Court of Justice of the European Union rules: “an airline is liable for the harm caused by a spilt cup of hot coffee”

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Stains produced by the evaporation of coffee spills © Jacob Gube on Wikimedia

In a recent judgement (19 December 2019), the Court of Justice of the European Union clarifies that an airline’s liability for scalding (burns) caused by hot coffee that tipped over on a flight for unknown reasons does not require that a hazard typically associated with flight materialised.

In the present case, a young girl seeks compensation from the (insolvent) Austrian airline Niki Luftfahrt GmbH on account of scalding that she suffered when, on a flight from Palma de Mallorca (Spain) to Vienna (Austria), the hot coffee that had been served to her father and placed on his folding table tray tipped over for unknown reasons. The airline contends that it not liable for what occurred since it was not an accident within the meaning of the Montreal Convention (1), which governs the liability of airlines in the event of accidents.

The airline argued that that concept requires the materialisation of a hazard typically associated with flight, a condition that was not fulfilled in the present case. It could not be established whether the cup of coffee tipped over due to a defect in the folding tray table or due to vibration of the aircraft. The Oberster Gerichtshof (Supreme Court, Austria) asked the Court to clarify the concept of ‘accident’ within the meaning of the Montreal Convention, which does not define it.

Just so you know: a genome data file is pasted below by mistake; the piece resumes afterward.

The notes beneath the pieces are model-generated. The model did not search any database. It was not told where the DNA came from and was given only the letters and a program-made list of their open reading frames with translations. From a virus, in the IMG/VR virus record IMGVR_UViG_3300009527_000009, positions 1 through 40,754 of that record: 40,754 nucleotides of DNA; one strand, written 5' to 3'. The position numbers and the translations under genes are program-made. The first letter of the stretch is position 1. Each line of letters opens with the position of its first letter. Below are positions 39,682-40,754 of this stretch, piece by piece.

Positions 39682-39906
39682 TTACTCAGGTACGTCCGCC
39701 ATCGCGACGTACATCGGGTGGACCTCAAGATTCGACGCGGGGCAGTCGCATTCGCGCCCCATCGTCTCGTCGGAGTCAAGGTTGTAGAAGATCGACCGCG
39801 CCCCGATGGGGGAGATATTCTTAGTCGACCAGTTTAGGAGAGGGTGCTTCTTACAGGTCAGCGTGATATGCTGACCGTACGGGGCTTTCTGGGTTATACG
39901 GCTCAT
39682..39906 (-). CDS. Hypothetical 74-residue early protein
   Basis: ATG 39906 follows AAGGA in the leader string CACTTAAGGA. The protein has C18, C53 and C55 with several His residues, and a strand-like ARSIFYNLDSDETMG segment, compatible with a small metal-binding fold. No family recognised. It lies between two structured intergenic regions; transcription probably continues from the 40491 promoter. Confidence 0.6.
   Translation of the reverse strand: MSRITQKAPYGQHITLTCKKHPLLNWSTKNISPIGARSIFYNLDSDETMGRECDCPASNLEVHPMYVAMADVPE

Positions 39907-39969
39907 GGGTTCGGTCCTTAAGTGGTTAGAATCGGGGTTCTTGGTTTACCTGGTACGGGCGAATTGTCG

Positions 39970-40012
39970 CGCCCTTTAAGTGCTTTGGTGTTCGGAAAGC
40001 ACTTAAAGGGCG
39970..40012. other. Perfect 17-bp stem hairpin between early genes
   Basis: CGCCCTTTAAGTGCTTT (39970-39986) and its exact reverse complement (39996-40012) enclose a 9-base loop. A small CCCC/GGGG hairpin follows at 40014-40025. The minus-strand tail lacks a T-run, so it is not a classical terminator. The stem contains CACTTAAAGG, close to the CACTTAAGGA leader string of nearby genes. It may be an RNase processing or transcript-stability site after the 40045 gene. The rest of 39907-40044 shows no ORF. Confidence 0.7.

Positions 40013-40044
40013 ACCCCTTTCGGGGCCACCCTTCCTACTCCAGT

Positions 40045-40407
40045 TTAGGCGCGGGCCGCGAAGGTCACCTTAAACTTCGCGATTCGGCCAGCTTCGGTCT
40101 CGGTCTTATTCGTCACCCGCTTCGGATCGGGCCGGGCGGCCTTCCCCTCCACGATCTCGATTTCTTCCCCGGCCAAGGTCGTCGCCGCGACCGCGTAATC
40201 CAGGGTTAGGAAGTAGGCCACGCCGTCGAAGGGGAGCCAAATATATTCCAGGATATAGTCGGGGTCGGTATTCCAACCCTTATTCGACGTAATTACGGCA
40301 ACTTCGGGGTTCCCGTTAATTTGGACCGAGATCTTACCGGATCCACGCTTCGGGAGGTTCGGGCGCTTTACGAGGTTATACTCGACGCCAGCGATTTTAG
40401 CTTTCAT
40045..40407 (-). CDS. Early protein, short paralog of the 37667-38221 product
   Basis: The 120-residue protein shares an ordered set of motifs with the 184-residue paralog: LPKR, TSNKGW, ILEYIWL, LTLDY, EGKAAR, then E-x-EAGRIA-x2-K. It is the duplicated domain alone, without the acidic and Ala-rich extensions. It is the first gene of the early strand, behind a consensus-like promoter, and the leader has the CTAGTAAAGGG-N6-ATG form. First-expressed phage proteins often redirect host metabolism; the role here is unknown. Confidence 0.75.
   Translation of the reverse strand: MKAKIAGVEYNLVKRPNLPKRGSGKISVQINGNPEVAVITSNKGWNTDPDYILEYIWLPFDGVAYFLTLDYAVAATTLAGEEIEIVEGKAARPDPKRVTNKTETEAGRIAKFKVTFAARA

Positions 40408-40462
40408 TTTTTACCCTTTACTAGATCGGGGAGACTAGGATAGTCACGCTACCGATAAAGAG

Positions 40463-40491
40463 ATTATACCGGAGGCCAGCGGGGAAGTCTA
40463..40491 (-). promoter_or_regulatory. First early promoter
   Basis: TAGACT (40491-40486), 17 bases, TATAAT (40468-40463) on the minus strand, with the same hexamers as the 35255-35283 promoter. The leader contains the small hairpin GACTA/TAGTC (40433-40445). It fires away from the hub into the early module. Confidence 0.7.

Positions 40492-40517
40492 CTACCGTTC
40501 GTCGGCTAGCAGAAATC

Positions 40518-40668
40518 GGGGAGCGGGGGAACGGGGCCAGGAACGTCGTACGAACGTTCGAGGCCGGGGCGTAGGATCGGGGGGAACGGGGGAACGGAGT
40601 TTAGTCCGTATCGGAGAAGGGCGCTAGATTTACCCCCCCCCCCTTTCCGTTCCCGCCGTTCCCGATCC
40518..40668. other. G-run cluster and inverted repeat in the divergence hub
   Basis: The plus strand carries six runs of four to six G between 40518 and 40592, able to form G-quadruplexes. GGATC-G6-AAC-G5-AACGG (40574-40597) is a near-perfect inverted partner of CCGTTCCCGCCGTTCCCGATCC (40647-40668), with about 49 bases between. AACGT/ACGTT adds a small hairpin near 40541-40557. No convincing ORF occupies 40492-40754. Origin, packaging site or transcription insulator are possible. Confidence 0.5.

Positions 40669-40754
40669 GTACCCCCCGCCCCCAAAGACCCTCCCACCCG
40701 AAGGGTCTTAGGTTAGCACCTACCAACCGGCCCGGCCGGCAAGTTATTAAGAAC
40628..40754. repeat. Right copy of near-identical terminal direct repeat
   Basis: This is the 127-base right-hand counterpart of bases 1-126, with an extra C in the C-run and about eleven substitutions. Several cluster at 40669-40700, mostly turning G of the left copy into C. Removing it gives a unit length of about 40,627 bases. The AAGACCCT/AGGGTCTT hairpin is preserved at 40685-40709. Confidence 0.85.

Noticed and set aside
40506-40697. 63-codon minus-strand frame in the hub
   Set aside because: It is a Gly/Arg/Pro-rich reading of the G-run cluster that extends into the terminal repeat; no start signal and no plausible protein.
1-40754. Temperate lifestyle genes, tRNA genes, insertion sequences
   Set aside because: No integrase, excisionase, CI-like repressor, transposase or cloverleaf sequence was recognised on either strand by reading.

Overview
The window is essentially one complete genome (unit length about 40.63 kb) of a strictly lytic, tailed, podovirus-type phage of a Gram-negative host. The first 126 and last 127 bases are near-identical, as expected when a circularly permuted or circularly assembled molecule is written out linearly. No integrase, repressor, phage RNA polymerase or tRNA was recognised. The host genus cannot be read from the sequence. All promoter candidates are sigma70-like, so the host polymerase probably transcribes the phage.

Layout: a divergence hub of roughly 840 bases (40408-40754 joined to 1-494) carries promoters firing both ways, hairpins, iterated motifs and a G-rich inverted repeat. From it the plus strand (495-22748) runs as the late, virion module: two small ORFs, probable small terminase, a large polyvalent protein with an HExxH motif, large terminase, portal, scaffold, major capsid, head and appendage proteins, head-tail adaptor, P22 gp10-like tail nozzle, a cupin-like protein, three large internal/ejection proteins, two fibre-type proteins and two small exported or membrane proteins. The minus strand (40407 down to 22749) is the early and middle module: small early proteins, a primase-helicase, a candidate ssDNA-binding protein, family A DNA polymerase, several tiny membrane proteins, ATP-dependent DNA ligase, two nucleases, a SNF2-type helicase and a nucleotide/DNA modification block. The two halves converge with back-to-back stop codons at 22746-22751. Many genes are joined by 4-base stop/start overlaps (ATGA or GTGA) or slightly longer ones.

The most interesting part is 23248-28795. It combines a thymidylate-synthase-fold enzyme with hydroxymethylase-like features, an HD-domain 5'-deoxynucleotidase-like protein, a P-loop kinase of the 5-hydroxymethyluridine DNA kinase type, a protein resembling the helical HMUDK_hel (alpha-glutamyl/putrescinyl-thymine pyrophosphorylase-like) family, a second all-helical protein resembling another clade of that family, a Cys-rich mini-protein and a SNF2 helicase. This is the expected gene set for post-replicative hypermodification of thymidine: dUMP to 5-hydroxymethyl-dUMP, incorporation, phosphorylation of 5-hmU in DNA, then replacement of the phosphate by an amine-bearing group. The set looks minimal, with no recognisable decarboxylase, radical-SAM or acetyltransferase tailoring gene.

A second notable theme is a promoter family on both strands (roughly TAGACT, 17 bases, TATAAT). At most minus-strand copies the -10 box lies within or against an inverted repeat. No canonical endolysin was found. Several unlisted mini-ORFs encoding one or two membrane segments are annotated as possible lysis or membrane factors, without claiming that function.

According to the Court, the ordinary meaning given to the concept of ‘accident’ is that of an unforeseen, harmful and involuntary event. Furthermore, the Court notes in particular that the Montreal Convention is intended to lay down a system of strict liability for airlines while maintaining an ‘equitable balance of interests’.

The Court concludes that both the ordinary meaning of the concept of ‘accident’ and the objectives of the Montreal Convention preclude subjecting the liability of airlines to the condition that the damage is due to the materialisation of a hazard typically associated with aviation or to there being a connection between the ‘accident’ and the operation or movement of the aircraft. The Court recalls that the Montreal Convention allows airlines to exclude or limit their liability. An airline may be exonerated from its liability or limit it by proving that the passenger himself caused or contributed to the damage. In addition, an airline may limit its liability to 100 000 ‘Special Drawing Rights’ (2) by proving that the damage was not caused by its negligence or that it was caused solely by the negligence of a third party.

The Court, therefore, answers the Oberster Gerichtshof that the concept of ‘accident’ at issue covers all situations occurring on board an aircraft in which an object used when serving passengers has caused bodily injury to a passenger, without it being necessary to examine whether those situations stem from a hazard typically associated with aviation.

1 Convention for the Unification of Certain Rules for International Carriage by Air, concluded in Montreal on 28 May 1999, signed by the European Community on 9 December 1999 and approved on its behalf by Council Decision 2001/539/EC of 5 April 2001 (OJ 2001 L 194, p. 38), which entered into force, so far as the European Union is concerned, on 28 June
2004. That convention is an integral part of the European Union legal order.

2 As defined by the International Monetary Fund (IMF). According to the IMF, at the beginning of December 2019, a Special Drawing Right was worth approximately €1.24.

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